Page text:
However, doing so may lead to potential collisions of graphical symbology rules since the same rules do not always apply to maps, pie charts, bar charts, tables, etc. It is then necessary to keep a visual homogeneity serving as a link from one display to the other and from one navigation operation to the other.

This is even more necessary since the nature of the different types of display (maps, diagrams and tables) affect the quantity and the nature of the information that may be represented by each one.

On a map, a limited number of themes can be represented in order for the map to be visualized as one image and remain readable. There are possible conflicts between the displays and it then becomes necessary to define priorities in the use of visual variables. A graphical rules manager must be implemented into a SOLAP tool to minimize the potential collisions and to easily create multimaps, complex thematic maps and maps with superimposed diagrams respecting state of the art rules.

The synchronization of the graphical symbology from one display to another cognitively facilitates the identification and the interpretation of the data. Using the same symbology in all the displays, it becomes easier to spot and highlight relevant information.

 

Contextual Spatial Data

One of the benefits of using maps is to use contextual information to help users to locate themselves. This contextual information is essential to the analysis in many situations. Different types of information about the area surrounding the studied phenomenon are often as important in constructing knowledge as the phenomenon itself. Within a map display, it is possible to add different types of data (ex. road network, hydrography, administrative limits, aerial photographies) in the background of the map to achieve this goal. A SOLAP tool must thus allow to display contextual data in addition to the spatial data being used for the thematic representation.

 

Interactive legend (allowing drill operations)

Pastor [2] worked at defining elements of interactivity that could be incorporated into the legends of the different displays in a SOLAP interface. The interactive legend can be seen as a graphical view specific to the semantics of the analyzed data. This way, and because SOLAP navigation is allowed in all views (or displays) of data, it is also interesting to define navigation capabilities within the legend to remain consistent throughout the user interface. The interactive legend proposes a new type of SOLAP operation: the classification drill operation that is a drill (down or up) applied on the data classification used to represent measures in the different displays. This operation allows for the visualization of different levels of details of the data classification.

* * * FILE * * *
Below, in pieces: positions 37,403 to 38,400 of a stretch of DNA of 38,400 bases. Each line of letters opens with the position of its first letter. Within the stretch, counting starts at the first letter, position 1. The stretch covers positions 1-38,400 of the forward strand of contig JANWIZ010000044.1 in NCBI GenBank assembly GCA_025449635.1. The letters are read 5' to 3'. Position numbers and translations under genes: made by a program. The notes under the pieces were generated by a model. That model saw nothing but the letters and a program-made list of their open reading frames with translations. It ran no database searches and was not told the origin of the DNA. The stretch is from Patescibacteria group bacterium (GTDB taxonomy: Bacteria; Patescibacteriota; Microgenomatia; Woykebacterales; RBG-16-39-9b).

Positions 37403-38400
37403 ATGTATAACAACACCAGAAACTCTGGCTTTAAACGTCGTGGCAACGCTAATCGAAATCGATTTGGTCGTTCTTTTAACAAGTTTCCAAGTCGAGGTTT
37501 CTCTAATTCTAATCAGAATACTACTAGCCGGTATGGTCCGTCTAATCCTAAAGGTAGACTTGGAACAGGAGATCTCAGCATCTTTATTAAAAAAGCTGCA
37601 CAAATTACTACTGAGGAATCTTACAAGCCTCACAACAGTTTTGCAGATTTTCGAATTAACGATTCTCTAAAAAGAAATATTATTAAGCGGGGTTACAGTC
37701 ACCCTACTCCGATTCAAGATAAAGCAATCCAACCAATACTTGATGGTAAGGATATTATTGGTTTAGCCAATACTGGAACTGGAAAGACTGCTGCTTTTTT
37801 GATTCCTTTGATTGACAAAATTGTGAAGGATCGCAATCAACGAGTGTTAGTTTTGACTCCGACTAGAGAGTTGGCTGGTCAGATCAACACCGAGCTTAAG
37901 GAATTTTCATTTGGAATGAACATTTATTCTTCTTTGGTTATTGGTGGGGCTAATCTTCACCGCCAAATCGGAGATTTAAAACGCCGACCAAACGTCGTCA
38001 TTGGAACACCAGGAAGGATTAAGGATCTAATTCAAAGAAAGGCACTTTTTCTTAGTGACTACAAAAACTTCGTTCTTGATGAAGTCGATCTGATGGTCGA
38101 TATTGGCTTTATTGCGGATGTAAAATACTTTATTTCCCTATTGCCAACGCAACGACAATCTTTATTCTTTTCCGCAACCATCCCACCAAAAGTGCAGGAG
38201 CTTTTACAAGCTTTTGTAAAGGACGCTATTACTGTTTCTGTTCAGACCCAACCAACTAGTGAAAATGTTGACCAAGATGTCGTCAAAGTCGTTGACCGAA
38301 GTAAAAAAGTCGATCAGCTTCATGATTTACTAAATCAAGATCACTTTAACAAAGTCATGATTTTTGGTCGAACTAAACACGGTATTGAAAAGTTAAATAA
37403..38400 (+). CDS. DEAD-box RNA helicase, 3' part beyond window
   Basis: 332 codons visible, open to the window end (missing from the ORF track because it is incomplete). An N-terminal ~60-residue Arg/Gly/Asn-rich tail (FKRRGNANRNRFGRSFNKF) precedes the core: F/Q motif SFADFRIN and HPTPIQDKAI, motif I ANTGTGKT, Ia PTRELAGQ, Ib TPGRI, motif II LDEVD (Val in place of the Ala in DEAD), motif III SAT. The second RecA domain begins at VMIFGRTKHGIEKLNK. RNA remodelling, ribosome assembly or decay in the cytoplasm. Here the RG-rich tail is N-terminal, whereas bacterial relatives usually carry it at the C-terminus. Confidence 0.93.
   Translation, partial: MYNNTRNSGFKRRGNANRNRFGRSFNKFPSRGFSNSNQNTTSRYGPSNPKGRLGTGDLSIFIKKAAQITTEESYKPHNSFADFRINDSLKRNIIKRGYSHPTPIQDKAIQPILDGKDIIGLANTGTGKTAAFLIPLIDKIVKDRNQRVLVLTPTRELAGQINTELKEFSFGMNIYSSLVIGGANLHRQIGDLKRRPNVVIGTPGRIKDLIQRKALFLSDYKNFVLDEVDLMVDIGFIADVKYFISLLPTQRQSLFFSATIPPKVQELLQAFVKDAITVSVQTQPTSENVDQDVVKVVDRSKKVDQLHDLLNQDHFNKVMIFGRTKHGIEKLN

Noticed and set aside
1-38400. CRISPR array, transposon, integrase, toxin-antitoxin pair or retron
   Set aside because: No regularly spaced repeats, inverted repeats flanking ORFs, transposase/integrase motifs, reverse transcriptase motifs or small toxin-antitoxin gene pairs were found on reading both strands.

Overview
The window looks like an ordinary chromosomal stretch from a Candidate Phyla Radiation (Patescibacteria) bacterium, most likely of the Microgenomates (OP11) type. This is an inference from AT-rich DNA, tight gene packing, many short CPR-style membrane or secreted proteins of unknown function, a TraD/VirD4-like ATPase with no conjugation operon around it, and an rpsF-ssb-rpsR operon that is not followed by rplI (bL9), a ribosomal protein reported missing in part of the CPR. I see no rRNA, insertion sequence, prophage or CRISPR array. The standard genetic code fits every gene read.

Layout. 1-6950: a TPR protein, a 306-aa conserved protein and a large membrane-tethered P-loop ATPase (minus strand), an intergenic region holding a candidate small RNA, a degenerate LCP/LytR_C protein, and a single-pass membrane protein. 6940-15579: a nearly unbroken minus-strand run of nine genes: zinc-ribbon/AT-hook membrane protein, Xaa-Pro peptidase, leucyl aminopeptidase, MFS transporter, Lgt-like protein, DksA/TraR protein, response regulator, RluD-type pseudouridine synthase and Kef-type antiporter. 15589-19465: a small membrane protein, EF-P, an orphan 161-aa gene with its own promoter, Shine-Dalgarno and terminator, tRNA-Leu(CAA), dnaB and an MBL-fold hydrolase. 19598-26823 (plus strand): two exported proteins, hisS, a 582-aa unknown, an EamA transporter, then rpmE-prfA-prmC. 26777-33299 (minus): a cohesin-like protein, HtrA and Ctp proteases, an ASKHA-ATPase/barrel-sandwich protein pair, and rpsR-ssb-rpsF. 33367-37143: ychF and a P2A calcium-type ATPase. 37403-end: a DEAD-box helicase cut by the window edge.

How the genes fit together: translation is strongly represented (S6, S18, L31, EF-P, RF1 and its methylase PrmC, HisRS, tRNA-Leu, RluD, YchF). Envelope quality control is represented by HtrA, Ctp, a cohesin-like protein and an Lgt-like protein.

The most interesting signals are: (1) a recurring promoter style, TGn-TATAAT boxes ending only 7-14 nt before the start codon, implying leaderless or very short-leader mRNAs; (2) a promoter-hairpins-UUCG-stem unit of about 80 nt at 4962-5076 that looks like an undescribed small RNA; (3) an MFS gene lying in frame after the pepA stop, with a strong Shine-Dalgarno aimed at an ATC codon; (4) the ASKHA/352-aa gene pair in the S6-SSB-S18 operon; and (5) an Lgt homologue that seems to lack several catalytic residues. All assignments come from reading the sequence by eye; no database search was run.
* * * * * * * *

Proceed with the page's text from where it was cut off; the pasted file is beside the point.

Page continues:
References:

[1] Bertin, J., 1967. Sémiologie graphique: les diagrammes, les réseaux, les cartes. Mouton, Paris.

[2] Pastor, J., 2004. Conception d'une légende interactive et forable pour le SOLAP. Unpublished M.Sc. Thesis, Geomatics Sciences Department, Université Laval. http://www.theses.ulaval.ca/2004/21994/21994.pdf. Accessed October 12, 2005.

[3] Rivest, S., Bédard, Y., Marchand, P., 2001. Towards better support for spatial decision-making: defining the characteristics of Spatial On-Line Analytical Processing (SOLAP). Geomatica, the Journal of the Canadian Institute of Geomatics 55 (4), pp. 539–555.

[4] Rivest, S., Y. Bédard, M.-J. Proulx, M. Nadeau, F. Hubert & J. Pastor, 2005, SOLAP: Merging Business Intelligence with Geospatial Technology for Interactive Spatio-Temporal Exploration and Analysis of Data, Journal of International Society for Photogrammetry and Remote Sensing (ISPRS) "Advances in spatio-temporal analysis and representation", 60 (1), pp. 17-33.

[5] Tufte, E.R., 1983. The Visual Display of Quantitative Information. Graphics Press.

[6] Proulx, M.-J., Y. Bédard, 2008, Fundamental Characteristics of Spatial OLAP Technologies as Selection Criteria, Location Intelligence 2008, April 29, Santa Clara, CA, USA

 

Université Laval - Canada
Updated: November 2009